Comments should provide a balance of strengths and those areas to be considered for future improvement.


Differentiated feedback and assessment should focus on student growth in expertise as a developing member of a professional community and consider aspects of work in that community beyond knowledge of content. This might include style of communication (conventions), attitudes and behaviors, problem-finding, resourcefulness, etc.

Differentiated feedback can focus on metacognitive aspects of the student work. Explore and scaffold students’ planning, monitoring and self-evaluation of their learning and production.

The criteria and levels on rubrics can be differentiated to “raise the ceiling” on the activity and to inspire students to enhance aspects of their work by valuing it in the evaluation process. Expectations should reflect student potential for growth, not grade level expectations. This can be achieved by adding a criterion that values creativity, or humor, or impact. Or, a more challenging criterion can be substituted for one that includes it. For example, “impact” might be substituted for “coherence.” A collection of options for criteria is provided in Appendix J.

The levels of accomplishment used on rubrics can also be modified, extending them to include expectations of products produced by experts in the domain. Roberts and Inman’s Performance Scale{{85))suggest adding one or two levels beyond “Proficient”: “Advanced” & “Professional”.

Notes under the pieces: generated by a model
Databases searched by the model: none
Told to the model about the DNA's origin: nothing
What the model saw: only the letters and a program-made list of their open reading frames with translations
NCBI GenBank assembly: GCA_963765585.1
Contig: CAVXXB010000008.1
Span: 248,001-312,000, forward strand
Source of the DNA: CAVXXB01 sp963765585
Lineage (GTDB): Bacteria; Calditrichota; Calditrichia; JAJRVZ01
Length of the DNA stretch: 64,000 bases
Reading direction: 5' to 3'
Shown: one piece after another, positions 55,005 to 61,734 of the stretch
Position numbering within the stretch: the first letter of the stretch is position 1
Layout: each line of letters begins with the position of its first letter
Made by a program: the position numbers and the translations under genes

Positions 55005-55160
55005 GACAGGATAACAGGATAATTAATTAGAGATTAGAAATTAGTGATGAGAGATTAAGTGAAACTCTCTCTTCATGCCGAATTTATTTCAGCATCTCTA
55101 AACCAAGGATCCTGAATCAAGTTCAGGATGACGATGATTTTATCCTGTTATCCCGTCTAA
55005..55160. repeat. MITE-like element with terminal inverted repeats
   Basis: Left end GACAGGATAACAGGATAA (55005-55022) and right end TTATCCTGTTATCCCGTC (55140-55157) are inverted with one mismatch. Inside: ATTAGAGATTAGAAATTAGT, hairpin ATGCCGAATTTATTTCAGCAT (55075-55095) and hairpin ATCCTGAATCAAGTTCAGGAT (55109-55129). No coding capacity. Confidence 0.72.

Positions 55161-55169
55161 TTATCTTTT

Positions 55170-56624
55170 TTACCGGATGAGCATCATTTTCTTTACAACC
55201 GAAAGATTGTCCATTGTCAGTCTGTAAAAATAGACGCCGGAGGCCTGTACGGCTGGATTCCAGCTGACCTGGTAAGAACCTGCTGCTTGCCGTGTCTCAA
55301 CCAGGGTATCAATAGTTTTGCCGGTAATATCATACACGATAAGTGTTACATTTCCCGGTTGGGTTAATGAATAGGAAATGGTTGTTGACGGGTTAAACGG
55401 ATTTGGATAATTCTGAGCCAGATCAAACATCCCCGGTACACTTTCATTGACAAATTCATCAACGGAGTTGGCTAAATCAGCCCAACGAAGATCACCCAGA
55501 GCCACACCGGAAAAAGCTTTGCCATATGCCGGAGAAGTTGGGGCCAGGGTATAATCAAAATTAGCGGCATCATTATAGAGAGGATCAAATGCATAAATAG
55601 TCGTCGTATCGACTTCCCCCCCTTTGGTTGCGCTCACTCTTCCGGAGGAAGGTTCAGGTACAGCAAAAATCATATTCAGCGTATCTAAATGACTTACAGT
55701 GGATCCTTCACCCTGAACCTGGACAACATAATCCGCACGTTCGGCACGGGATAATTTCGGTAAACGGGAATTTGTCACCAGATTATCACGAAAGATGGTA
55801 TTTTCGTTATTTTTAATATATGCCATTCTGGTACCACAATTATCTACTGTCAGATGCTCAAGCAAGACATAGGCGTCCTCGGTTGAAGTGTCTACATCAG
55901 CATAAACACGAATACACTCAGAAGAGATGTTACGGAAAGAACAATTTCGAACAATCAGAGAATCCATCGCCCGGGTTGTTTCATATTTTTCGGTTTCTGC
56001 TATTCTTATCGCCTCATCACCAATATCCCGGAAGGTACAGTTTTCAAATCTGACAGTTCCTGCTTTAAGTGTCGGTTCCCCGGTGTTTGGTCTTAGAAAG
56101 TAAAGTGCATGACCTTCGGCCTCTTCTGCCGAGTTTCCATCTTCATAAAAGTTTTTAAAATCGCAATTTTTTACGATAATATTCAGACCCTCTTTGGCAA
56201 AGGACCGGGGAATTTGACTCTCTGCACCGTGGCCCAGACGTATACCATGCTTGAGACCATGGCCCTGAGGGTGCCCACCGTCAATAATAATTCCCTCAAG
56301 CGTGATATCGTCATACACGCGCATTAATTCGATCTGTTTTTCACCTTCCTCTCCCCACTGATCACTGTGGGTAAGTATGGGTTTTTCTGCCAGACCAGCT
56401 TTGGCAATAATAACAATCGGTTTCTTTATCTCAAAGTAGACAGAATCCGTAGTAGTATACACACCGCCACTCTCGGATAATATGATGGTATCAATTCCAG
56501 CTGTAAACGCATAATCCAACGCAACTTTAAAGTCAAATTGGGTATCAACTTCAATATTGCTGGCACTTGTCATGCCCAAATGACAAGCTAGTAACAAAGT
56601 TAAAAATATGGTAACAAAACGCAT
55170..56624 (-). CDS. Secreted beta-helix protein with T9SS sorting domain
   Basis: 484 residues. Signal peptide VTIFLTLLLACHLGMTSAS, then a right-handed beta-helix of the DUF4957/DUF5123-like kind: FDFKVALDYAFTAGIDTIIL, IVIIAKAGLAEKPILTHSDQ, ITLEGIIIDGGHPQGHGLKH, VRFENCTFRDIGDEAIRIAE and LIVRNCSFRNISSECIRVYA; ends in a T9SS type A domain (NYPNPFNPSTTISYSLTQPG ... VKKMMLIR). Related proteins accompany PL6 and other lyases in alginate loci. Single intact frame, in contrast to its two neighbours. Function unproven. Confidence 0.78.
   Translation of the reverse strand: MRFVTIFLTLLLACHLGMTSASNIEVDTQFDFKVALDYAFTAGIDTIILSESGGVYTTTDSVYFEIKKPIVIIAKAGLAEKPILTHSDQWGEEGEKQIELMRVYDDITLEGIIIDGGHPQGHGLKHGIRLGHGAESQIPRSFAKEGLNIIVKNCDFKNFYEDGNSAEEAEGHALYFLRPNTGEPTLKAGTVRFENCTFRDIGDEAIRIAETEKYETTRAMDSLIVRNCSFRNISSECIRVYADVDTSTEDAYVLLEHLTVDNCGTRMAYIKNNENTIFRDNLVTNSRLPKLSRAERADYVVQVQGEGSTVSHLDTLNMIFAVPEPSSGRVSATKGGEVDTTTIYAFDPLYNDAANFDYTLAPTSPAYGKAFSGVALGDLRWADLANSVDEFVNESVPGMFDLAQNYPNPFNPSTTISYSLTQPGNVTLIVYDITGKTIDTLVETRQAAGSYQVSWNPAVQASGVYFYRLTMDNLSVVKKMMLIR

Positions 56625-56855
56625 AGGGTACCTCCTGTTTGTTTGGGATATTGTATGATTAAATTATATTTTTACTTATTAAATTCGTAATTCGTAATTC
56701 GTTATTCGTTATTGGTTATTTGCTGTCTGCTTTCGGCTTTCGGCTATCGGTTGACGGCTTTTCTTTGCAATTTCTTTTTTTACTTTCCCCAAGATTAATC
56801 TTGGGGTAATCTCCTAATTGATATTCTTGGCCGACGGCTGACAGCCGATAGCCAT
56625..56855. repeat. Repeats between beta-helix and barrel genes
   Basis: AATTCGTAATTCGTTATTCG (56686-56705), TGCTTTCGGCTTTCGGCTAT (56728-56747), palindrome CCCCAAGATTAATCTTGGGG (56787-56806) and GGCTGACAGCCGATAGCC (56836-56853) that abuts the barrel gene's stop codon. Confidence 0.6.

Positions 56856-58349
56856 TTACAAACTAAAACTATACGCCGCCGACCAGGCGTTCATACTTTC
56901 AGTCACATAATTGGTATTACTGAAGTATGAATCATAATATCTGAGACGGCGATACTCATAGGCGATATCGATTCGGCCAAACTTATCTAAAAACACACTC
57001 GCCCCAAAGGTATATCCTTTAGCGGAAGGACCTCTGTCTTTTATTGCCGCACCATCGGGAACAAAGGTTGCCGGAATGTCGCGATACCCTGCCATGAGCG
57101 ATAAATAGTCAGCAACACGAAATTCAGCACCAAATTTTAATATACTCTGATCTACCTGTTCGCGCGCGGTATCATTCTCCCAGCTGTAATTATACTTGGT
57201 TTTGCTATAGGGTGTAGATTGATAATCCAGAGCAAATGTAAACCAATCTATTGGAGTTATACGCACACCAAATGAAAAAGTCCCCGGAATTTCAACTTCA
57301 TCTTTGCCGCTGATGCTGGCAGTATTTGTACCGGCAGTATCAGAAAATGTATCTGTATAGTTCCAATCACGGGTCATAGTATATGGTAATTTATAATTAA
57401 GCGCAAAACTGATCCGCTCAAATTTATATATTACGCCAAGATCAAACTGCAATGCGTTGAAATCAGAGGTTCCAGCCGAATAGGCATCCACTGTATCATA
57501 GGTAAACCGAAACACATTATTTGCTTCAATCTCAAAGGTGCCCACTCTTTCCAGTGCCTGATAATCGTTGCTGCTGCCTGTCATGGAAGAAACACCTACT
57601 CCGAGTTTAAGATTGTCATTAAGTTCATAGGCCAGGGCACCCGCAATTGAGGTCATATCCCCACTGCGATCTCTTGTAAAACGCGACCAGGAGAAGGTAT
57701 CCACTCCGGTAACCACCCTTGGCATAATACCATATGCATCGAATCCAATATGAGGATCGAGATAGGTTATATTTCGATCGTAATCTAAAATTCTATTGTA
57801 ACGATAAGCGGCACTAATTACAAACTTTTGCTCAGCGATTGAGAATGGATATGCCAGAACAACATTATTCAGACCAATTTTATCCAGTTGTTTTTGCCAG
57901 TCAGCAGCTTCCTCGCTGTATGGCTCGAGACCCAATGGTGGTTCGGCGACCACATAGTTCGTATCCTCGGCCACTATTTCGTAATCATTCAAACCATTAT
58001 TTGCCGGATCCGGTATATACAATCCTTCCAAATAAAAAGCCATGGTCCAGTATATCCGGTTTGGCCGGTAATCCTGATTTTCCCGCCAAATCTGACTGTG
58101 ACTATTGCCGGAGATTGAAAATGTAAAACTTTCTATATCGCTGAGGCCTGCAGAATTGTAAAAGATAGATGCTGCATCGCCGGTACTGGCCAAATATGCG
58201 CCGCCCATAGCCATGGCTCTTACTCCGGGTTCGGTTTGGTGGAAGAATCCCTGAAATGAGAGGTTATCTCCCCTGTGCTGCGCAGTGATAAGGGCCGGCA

6  = Professional: level of performance expected from a professional in the content area
5  = Advanced: level exceeds expectations of the standard
4  = Proficient: level expected for meeting the standard
3  = Progressing: level demonstrates movement toward the standard
2  = Novice: level demonstrates initial awareness and knowledge of standard
1  = Nonperforming: level indicates no effort made to meet the standard
0  = Nonparticipating: level indicates nothing turned in

The National Research Center for Gifted and Talented at the University of Virginia has developed a collection of performance-based assessment tasks (with rubrics) developed for mixed-ability classes including high ability learners in middle school English/Language Arts, Math, Social Studies, Science and Interdisciplinary Studies.